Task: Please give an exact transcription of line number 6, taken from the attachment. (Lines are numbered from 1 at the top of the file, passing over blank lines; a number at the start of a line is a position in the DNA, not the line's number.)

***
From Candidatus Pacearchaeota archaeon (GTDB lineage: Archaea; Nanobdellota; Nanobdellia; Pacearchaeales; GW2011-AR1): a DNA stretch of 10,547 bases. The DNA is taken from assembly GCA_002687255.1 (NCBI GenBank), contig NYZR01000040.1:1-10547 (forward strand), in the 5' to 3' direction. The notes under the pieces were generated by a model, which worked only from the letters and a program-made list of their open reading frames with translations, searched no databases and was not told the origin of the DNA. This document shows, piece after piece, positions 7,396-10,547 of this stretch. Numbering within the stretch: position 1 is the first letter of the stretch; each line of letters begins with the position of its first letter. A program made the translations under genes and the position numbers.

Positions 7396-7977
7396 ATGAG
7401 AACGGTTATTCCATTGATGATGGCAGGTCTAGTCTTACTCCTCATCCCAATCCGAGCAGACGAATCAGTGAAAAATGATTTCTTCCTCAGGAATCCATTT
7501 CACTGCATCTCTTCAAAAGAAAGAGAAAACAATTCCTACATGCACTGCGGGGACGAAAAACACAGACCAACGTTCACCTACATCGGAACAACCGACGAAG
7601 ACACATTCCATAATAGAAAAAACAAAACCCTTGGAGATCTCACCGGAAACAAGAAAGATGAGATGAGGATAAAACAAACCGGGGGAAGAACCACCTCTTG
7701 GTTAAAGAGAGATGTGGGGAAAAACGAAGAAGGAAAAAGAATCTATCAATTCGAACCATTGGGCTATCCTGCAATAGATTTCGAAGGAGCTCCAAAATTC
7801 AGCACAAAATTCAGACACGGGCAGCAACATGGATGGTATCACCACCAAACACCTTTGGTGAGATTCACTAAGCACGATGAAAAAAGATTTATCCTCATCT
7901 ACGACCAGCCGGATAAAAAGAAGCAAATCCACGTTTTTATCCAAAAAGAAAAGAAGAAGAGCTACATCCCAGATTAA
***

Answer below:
7601 ACACATTCCATAATAGAAAAAACAAAACCCTTGGAGATCTCACCGGAAACAAGAAAGATGAGATGAGGATAAAACAAACCGGGGGAAGAACCACCTCTTG